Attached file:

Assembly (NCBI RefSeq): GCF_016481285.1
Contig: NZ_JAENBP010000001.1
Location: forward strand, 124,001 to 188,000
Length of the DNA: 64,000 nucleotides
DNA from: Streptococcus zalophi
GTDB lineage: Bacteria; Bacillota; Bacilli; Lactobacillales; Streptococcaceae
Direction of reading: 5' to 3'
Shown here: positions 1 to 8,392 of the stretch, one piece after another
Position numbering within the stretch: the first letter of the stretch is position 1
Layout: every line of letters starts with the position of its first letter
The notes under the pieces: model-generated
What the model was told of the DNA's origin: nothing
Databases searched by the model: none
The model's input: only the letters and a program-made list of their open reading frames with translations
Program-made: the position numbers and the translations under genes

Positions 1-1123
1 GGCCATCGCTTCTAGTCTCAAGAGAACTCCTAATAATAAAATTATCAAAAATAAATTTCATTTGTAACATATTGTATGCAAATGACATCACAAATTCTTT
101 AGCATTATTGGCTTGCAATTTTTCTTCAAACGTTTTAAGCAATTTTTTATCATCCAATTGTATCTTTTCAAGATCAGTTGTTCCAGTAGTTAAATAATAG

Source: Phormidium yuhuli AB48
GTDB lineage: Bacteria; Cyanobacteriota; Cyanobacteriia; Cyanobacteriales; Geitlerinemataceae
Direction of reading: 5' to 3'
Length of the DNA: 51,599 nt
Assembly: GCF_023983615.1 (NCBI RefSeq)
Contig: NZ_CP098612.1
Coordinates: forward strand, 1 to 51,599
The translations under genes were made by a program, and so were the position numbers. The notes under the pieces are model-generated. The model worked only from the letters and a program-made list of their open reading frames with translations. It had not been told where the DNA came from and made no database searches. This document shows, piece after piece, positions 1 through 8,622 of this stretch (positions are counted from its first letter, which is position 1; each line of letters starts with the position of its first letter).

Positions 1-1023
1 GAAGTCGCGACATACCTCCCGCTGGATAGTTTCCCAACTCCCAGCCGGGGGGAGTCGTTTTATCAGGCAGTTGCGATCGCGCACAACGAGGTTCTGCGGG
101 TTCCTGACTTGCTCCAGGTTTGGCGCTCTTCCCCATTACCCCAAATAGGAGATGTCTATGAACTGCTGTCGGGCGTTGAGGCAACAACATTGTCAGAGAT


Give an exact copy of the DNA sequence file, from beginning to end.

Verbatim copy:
Assembly (NCBI RefSeq): GCF_016481285.1
Contig: NZ_JAENBP010000001.1
Location: forward strand, 124,001 to 188,000
Length of the DNA: 64,000 nucleotides
DNA from: Streptococcus zalophi
GTDB lineage: Bacteria; Bacillota; Bacilli; Lactobacillales; Streptococcaceae
Direction of reading: 5' to 3'
Shown here: positions 1 to 8,392 of the stretch, one piece after another
Position numbering within the stretch: the first letter of the stretch is position 1
Layout: every line of letters starts with the position of its first letter
The notes under the pieces: model-generated
What the model was told of the DNA's origin: nothing
Databases searched by the model: none
The model's input: only the letters and a program-made list of their open reading frames with translations
Program-made: the position numbers and the translations under genes

Positions 1-1123
1 GGCCATCGCTTCTAGTCTCAAGAGAACTCCTAATAATAAAATTATCAAAAATAAATTTCATTTGTAACATATTGTATGCAAATGACATCACAAATTCTTT
101 AGCATTATTGGCTTGCAATTTTTCTTCAAACGTTTTAAGCAATTTTTTATCATCCAATTGTATCTTTTCAAGATCAGTTGTTCCAGTAGTTAAATAATAG

Source: Phormidium yuhuli AB48
GTDB lineage: Bacteria; Cyanobacteriota; Cyanobacteriia; Cyanobacteriales; Geitlerinemataceae
Direction of reading: 5' to 3'
Length of the DNA: 51,599 nt
Assembly: GCF_023983615.1 (NCBI RefSeq)
Contig: NZ_CP098612.1
Coordinates: forward strand, 1 to 51,599
The translations under genes were made by a program, and so were the position numbers. The notes under the pieces are model-generated. The model worked only from the letters and a program-made list of their open reading frames with translations. It had not been told where the DNA came from and made no database searches. This document shows, piece after piece, positions 1 through 8,622 of this stretch (positions are counted from its first letter, which is position 1; each line of letters starts with the position of its first letter).

Positions 1-1023
1 GAAGTCGCGACATACCTCCCGCTGGATAGTTTCCCAACTCCCAGCCGGGGGGAGTCGTTTTATCAGGCAGTTGCGATCGCGCACAACGAGGTTCTGCGGG
101 TTCCTGACTTGCTCCAGGTTTGGCGCTCTTCCCCATTACCCCAAATAGGAGATGTCTATGAACTGCTGTCGGGCGTTGAGGCAACAACATTGTCAGAGAT